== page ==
Planning a Vegas golf trip? Skip the Strip and play this newly renovated gem instead

January 5, 2018

Tucked away in the southeastern suburbs of Las Vegas, 21-year-old Rio Secco is now old enough to enter Sin City’s glittering casinos. Twenty-one is also a great age to reinvent yourself.

After a summer shutdown, Rio Secco reopened in late 2017, the beneficiary of a $2 million touch-up by original architect Rees Jones. With input from legendary instructor Butch Harmon, who hosts his School of Golf at the course, Jones injected more playability into the layout by adding forward tees on five holes; eliminating six bunkers and reconfiguring others to make them smaller and more strategically positioned; and trimming back overgrown trees and bushes.

All greens — five of which were rebuilt and recontoured — now sport new Dominant X-treme bentgrass. Additionally, the course has returned to its original 1997 routing. The result: a bump-up in fun for every golfer.

Harmon, who teaches Dustin Johnson and Rickie Fowler, among others, is all in. “These courses should be designed for the everyday player, not the Tour pros,” he says. “Making it easier, and designed so golfers can play more quickly, is exactly what golf needs.”

That said, Rio Secco remains a formidable challenge. Carved from desert plateaus and canyons in the foothills of the Black Mountain Range, the course serves up some of the most memorable holes in the Southwest, notably the par-4 second, which features a dramatic box-canyon setting, and the par-3 12th, its tee separated from the green by a massive, scrub-choked pit. And if the long par-4 closer, set in a vast arroyo and bracketed by native desert, succeeds in wrecking your scorecard — blame it on Rio.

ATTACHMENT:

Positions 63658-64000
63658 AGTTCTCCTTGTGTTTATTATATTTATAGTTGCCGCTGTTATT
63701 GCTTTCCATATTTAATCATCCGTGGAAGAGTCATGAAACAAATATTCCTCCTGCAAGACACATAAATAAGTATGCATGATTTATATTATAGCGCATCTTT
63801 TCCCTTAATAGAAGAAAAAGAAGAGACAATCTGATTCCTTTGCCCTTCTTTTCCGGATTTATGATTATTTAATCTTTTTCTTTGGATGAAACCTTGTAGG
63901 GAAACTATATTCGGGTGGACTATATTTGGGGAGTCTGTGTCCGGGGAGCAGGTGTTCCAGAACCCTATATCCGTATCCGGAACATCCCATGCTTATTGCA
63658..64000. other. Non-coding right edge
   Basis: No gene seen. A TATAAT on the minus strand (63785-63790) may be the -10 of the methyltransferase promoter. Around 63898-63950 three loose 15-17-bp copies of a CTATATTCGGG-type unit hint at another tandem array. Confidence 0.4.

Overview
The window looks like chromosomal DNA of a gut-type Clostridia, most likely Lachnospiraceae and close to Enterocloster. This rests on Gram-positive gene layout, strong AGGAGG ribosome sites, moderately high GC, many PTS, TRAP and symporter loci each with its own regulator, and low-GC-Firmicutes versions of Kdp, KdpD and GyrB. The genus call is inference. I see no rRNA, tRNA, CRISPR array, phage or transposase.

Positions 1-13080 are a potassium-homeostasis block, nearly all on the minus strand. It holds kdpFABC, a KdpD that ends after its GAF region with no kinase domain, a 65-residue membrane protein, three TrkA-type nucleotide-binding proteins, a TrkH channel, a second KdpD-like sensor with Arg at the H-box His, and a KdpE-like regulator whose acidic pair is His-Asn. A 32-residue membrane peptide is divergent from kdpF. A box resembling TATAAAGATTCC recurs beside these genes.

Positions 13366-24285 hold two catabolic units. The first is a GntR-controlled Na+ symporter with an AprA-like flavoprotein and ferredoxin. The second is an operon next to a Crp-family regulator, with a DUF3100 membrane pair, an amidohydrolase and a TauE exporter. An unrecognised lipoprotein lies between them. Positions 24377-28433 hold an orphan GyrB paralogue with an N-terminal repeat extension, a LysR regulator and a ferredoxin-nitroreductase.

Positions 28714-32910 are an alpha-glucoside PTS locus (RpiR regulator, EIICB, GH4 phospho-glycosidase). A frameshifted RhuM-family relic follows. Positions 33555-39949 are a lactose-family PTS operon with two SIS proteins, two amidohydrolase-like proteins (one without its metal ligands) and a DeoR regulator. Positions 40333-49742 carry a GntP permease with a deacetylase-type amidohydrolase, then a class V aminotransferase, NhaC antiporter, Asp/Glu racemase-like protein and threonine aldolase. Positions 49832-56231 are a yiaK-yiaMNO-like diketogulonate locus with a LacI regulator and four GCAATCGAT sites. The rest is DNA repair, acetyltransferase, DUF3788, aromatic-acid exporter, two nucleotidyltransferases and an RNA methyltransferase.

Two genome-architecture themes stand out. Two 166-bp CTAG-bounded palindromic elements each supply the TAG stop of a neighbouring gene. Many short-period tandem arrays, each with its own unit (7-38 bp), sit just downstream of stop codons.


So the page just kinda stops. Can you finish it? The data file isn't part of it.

Rio Secco
Henderson, Nev.
7,313 yards, par 72
Architect: Rees Jones (1997)



51-year-old PGA Tour Champions player David Toms told me he’s striking the ball as well as ever, but said there are only three courses on the regular PGA Tour where he still feels he could win: Colonial, TPC Sawgrass and Harbour Town. “The others are too long for me. Those three courses reward shotmakers.”


Toms has never won the RBC Heritage at Harbour Town, but if he’d like to learn more about Hilton Head Island’s legendary Lowcountry layout, he should check out the Pete Dye Room in the Harbour Town Clubhouse. Slated to open this month, the multimedia exhibit celebrates Dye’s design achievements with an array of videos, interactive models and displays.


It’s Bermuda — you gotta play in shorts, right? At the Fairmont Southampton, they’ll make it worth your while with the Bermuda Shorts Weather Guarantee. If, during stays in January through March, temps don’t reach “Bermuda shorts” weather (63° F), your room is free that night. With the stellar Turtle Hill par-3 course on-site and oceanside Port Royal nearby, that’s an offer worth baring your legs for. February rates from $289.